NCCI Scopes and Workers' Comp Classifications
Each classification code is comprised of a group of
employers with a similar
exposures, or types of hazards. A basic classification code denotes a particular
type of job duty within a business. Therefore, a class code is the systematic
arranging of properties, persons, or business operations into groups or categories
according to certain criteria. This arrangement is done to create a basis for
establishing statistical experience and determining workers compensation rates, and
to avoid unfair discrimination by insurance companies. The essential concept of
"fair discrimination" is that each risk should bear its fair share of the overall
cost of expenses and losses in relationship to its own relevant expenses and
A Scopes class code is the identifying number for each occupational classification.
It is the numeric code assigned to a specific occupation of
workers. The class code is based on the nature of the work for the employer and employee.
It is common for most employers to have two or more class codes on their policy.
For example: Class code 8810 is for a clerical exposure and class code 5645 is for a
general residential construction exposure. A contractor might have laborers working
under class code 5645 and an office person rated under the clerical class code.
Classification Codes and Statistical Codes for Workers Compensation and Employers
Liability Insurance (Scopes Manual)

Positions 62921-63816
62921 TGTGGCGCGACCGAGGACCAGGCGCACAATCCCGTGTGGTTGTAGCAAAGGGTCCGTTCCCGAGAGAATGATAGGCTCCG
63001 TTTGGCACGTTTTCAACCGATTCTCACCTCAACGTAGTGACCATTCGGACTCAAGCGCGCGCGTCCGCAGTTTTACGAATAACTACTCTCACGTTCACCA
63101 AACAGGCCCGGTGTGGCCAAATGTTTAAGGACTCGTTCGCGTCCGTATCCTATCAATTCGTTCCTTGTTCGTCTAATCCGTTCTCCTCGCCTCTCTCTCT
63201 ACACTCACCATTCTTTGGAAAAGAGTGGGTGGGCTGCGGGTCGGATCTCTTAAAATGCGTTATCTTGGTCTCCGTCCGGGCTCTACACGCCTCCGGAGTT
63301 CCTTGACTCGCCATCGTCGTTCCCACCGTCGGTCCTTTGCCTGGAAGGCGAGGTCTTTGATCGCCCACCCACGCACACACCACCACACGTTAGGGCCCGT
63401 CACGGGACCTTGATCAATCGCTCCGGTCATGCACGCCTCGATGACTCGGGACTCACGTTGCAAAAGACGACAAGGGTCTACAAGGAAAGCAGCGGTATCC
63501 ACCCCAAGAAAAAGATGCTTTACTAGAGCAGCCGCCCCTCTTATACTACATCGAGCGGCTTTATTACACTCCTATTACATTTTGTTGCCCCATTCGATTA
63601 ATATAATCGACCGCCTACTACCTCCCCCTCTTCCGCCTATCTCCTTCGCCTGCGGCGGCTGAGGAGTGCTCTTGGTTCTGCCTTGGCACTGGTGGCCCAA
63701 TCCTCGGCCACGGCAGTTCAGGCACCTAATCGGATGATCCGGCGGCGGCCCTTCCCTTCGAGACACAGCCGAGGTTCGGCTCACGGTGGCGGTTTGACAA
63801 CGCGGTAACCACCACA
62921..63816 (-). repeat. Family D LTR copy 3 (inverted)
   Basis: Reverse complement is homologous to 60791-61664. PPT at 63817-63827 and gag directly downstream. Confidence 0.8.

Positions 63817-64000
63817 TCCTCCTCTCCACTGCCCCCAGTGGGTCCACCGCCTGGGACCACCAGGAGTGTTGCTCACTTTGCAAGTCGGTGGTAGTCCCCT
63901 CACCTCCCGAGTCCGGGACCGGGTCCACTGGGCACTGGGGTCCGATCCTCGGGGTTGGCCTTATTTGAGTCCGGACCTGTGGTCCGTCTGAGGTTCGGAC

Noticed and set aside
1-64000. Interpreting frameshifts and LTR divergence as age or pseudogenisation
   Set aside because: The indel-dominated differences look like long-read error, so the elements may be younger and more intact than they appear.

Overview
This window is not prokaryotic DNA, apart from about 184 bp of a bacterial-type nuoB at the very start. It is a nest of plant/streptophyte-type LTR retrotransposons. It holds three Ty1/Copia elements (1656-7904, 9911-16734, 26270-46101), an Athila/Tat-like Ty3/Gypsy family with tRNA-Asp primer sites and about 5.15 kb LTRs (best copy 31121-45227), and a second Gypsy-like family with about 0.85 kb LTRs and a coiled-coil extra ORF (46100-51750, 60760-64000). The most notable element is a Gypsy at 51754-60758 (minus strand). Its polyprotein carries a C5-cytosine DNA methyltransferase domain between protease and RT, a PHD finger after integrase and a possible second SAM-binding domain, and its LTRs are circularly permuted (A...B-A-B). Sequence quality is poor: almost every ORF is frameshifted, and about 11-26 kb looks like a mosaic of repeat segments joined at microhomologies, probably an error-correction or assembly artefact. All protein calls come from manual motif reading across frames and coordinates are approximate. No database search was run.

The Scopes Manual is the industry standard workers
compensation class code book containing numerical classification codes and the
phraseology for each code used in classifying workers' compensation risks, including
state special codes. The NCCI Scopes Manual is available for purchase from NCCI.
Why You Want to Correctly Classify Employees for Workers Comp?
If your business has ever been through a worker comp audit, then you know that the auditor is trying to determine if all payroll is accounted for and if it was assigned to the proper workers' comp code or codes. If an auditor determines that employees were incorrectly classified, the insurance company can retroactively bill your business for up to 3 years of misclassified premium.
Incorrect workers' comp codes can also adversely affect a businesses experience modification factor over time. Claim frequency and loss ratios may be skewed from the industry norm and your business may end up with a higher experience modifier, or EMR rating. This ultimately increases the cost of workers comp insurance.
Some insurance companies may even cancel coverage when a business is found to have incorrect class codes. Anytime a carrier cancels coverage it gets reported to NCCI. Many carriers won't offer workers comp quotes to a business that has had a policy canceled by another carrier.
Which States Do Not Utilize NCCI Class Codes?
There are a few states that do not use the NCCI
California, New Jersey, New
York, Delaware, and
classification systems. Many other states have some "state special" classifications
that may vary significantly from NCCI standard definitions for certain workplace
classification codes. To learn more about class codes under NCCI's jurisdiction
visit our state workers